interpretations. These included difficulties of scores for those receiving individual treatment
ascertaining the use and effects of concurrent were significantly better than for those receiving
treatments, the reporting and effects of the time a group treatment, although it should be noted
postpartum of the participants, and the definitions that this was a combined score relating to various
of the CBT aspects of each treatment. These issues different forms of group treatment which included
are outlined for each of the included studies. A a CBT group. The paper gave an indication (in
summary of the clinical effectiveness findings is the presented figures) that individual treatment
provided in Table 10. was similarly effective to group CBT treatment;
however, the statistics were not available to

Environment
Social
comparison
facilitators Practicalities
group members and knowledge

Adverse effects/
positive effects
Community

Partners
session

Allows for

Facilitates

FIGURE 3 Diagrammatic representation of the synthesised findings. 31

2010 Queens Printer and Controller of HMSO. All rights reserved.


Assessment of clinical effectiveness

TABLE 10 Summary of clinical effectiveness data

Study (date), Study Total Evidence for group psycho-education


setting type study size Comparator(s) incorporating CBT
Rojas et al. (2007), 58 RCT 230 UC MCI more effective than UC at 3 months post
Chile randomisation (p=0.001 for EPDS). NR at follow-up
Milgrom et al. RCT 192 Group-based Individual treatment (combined score) more effective
(2005), 59 Australia counselling; than group treatment (combined score) at end of
individual treatment (p=0.02 for BDI). No follow-up. No
counselling; RPC individual comparisons reported
Honey (2002),43 UK RCT 45 RPC Psycho-educational group more effective than
RPC (p=0.01 for EPDS). Simple effects NS at end
of treatment; marginally significant at follow-up
(p=0.058 for EPDS)
Highet and Non- 146 Eight different Individual treatments (combined score) more effective
Drummond (2004),60 RCT not mutually than group treatments (combined score) at end of
Australia exclusive treatment (p=0.05 for EPDS); at follow-up (p=0.05
treatment groups for EPDS). No individual comparisons reported
Clark et al. (2003),61 Non- 39 IPT; WLG MITG and IPT more effective than WLG post
USA RCT treatment (p=0.02, p=0.04 for CES-D). No
differences on the BDI. No follow-up. No differences
between the intervention groups
Meager and Milgrom Non- 20 WLG Group CBT more effective than WLG at end of
(1996),62 Australia RCT treatment (p<0.02 for EPDS). No follow-up

NR, not reported; NS, not significant.

confirm this. Furthermore, there was no baseline conducted in the UK, therefore it is likely to best
comparison, and it was unclear whether compliance reflect current UK practice. When assessing the
with interventions was reliable as it was unclear CBT component of the treatment it appeared that
whether participants were receiving other forms of CBT was one of three core components of the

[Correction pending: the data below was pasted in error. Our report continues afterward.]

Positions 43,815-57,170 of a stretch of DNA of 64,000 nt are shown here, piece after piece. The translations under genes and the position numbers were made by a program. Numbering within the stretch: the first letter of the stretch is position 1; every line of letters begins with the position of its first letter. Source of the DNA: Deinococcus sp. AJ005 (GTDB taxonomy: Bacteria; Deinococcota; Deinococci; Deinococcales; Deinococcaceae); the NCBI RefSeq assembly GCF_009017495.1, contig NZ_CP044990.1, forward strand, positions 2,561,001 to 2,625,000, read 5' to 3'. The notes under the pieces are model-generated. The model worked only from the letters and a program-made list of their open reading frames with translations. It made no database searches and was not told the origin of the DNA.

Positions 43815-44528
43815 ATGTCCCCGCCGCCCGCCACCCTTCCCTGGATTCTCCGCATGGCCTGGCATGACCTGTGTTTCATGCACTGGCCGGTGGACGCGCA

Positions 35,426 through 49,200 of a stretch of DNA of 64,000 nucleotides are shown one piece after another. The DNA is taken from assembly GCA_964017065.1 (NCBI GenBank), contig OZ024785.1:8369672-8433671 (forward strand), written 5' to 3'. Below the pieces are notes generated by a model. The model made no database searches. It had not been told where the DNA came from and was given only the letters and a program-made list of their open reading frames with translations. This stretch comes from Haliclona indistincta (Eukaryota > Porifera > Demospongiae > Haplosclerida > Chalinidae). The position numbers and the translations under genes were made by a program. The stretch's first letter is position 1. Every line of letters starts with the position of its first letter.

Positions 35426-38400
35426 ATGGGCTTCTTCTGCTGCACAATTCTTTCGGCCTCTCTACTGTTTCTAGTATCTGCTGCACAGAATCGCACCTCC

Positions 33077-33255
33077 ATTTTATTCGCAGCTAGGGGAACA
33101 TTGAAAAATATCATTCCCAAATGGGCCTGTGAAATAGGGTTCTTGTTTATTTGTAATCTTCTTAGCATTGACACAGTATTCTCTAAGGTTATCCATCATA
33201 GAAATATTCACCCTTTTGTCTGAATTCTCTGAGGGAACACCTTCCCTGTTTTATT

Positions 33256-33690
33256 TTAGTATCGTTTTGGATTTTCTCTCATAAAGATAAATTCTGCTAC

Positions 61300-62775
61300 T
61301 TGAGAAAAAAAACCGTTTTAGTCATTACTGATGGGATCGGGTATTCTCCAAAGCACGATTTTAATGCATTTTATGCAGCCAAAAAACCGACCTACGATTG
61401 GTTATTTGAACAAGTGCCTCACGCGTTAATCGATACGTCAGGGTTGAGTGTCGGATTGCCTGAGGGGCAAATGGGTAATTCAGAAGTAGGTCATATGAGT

treatment, such as antidepressants, concurrently. treatment. The treatment was also predefined and
The intervention used in the Milgrom et al.59 clearly reported. All participants were <12 months
study was clearly defined as group CBT and was a postpartum, indicating a genuine PND group.
manualised treatment. Therefore, generalisations
may be made to the PND population. All The Meager and Milgrom study,62 again not
participants were <12 months postpartum, an RCT, appeared to have a good-quality
indicating a genuine PND group. Whilst the design, although other aspects were poor. The
method of randomisation was not ideal (one coded reporting of the results was very unclear, failing
slip of paper drawn from a bag containing multiple to report estimates of random variability, making
slips coded in equal number for each of the four interpretations very difficult. Therefore, although
treatment conditions), it was preferable to studies they report significant improvements on the EPDS
that did not attempt to randomise the participants. and BDI in the intervention group compared
to the control group it was difficult to make any
The Honey43 paper was shown to be high quality conclusions based on these findings. The authors
and showed that at the end of treatment the did report that there were no significant differences
EPDS score for those receiving group CBT had between the groups on medication usage, giving
been reduced by 3.48 points (95% CI 0.23 to an indication that the intervention group was not
6.73) more than those receiving RPC. At follow- confounded. The CBT aspect of the treatment was
up this difference was even more apparent, with ill-specified and was one of eight components of
the intervention group reporting an EPDS score the treatment; therefore it was difficult to make any
of 4.48 points lower (95% CI 1.01 to 7.95) than interpretations regarding the effects of group CBT.
those receiving RPC. However, both values had Further, the time postpartum was not reported,
wide CI ranges. Honey43 also reported that these making it difficult to ascertain whether the
differences were not related to antidepressant experimental group was a genuine PND group.
use. Honey43 was the only included study that was
32
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The critical appraisal of Rojas et al.58 showed that However, these differences were not significant